So go forth and reveal yourself in–In your writing!!!  Jeez, it’s Halloween, yeah, but there’s little kids out there…
            Next time… well, I’ll do something.
            Until then, go write.
May 8, 2014

Information vs. Noise

            Many thanks for your patience.  Sorry I missed last week, but—as suspected—travel stuff kind of overwhelmed me.  Texas Frightmare was pretty amazing.  If you’re a fan of horror, or any subgenre of horror, I highly recommend it.
            Enough of that, though.  Let’s make some noise.
            Actually, let’s not.
            Writer and writing coach Damon Knight made an interesting observation about how we receive facts as we read.  When we come across a fact that we don’t know, it’s information (I have four different statues of the Egyptian god Anubis on my desk).  Information is new, and we tend to pay attention to it. 
            A fact that we already know, on the other hand, is noise (the sky is blue, candy is sweet, the KKK is bad).  Noise is annoying.  It’s repetitive and distracting.  We try to block it out and focus on other things, because we know listening to noise is a waste of our time.
            Let me give you an example…
            I saw the pilot for a television show a few months back.  Well, most of the pilot.  I shut it off halfway through.  Normally I wouldn’t call out shows or movies for mistakes, but since this one’s already been cancelled, I don’t think it matters.  The entire first act of Once Upon A Time In Wonderland goes back and forth between young Alice adventuring in Wonderland with her Djinn boyfriend and adult Alice in an insane asylum, where she’d been for years because she insisted her childhood stories were all real.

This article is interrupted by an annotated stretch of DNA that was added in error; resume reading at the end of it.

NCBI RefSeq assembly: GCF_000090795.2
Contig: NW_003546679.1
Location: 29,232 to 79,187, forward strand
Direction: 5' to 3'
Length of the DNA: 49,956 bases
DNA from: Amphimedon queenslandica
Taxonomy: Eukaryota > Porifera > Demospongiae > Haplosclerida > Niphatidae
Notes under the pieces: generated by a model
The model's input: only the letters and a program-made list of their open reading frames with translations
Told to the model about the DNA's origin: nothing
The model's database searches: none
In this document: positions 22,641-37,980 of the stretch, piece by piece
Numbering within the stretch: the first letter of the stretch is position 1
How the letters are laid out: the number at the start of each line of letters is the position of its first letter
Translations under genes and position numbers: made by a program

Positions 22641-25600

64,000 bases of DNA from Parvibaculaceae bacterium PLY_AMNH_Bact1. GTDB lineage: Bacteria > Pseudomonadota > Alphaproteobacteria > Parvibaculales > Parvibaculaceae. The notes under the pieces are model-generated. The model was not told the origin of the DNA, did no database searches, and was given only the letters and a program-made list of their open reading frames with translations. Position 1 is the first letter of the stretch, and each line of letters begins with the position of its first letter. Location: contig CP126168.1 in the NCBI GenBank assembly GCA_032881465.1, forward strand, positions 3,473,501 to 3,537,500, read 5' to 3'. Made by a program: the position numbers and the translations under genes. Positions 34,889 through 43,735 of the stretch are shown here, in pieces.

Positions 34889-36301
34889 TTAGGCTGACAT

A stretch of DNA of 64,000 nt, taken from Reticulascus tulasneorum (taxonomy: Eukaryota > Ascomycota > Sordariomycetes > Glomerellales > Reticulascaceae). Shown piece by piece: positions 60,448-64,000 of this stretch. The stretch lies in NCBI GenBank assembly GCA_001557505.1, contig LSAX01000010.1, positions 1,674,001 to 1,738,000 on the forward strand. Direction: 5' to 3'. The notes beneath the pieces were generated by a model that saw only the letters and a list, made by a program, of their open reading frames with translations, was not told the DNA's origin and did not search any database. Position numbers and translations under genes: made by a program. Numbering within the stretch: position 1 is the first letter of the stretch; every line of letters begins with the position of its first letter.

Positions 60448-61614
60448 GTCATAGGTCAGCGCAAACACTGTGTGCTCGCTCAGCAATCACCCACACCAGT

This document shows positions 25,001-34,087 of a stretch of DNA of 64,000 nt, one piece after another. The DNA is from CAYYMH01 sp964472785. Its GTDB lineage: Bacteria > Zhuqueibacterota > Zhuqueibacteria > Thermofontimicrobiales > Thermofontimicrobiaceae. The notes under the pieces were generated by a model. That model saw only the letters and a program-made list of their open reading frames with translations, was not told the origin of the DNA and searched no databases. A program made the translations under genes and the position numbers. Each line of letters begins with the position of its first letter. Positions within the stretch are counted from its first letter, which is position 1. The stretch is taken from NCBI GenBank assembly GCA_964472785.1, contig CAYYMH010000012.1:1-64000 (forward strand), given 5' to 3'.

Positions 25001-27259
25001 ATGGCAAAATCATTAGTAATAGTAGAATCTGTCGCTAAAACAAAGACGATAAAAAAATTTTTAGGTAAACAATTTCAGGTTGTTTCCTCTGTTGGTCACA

As we kept going back and forth, the style of storytelling (and, granted, the whole premise of the show) made it very clear that Alice actually experienced these things.  So the ongoing inquisition at the asylum became doubly pointless.  I knew they thought she made it up and I also knew it really happened. 
            And information we know is just noise. 
            What’s interesting, though, is that as this back and forth continued, a shift happened.  The Wonderland sequences became noise, too.  Even though they were giving new information, it was still couched in the frame of “this really happened.”  And I already knew it really happened, because that was established early on.  So I began to glaze over the entire first act of the show and wondered when the actual story—something new—was going to begin…
            I just finished a book where everyone in a small village is being affected by mood-altering technology that are making them dull and listless.  The most vibrant people are tired and apathetic, and even pale from lack of sunlight.  As our young heroine returns home, she keeps observing how everyone is tired and apathetic and pale.  The girl at the local Quik-E-Mart is tired and apathetic and pale.  The clerk at the grocery store is  tired and apathetic and pale.  The deputy who she confronts about it is tired and apathetic and pale.  And she comments to her as-yet-unaffected friend about how tired and apathetic and pale everyone seems to be, and they wonder what’s going on.
            And I’m sure you were skimming a bit at the end there, because there’s only so many times you can see “tired and apathetic and pale” before you start glossing over it. It’s what I ended up doing.  I have to admit, I skimmed large swaths of the book because it kept showing me the same things over and over again.
            Y’see, Timmy, I need to be aware of noise not only in my story, but in the way I tell my story.  It’s unavoidable that I’ll need to repeat something every now and then.  But this should be the rare exception, not the standard pattern of my storytelling. 
            My story should always be moving forward.  My characters should be growing and learning and developing.  This is all progressive motion, and it’s what every story needs to survive. 
            Because if my story doesn’t have forward movement, it’s just me sitting there making noise.
            Next time, I’d like to speak in code for a bit.
            Until then, go write.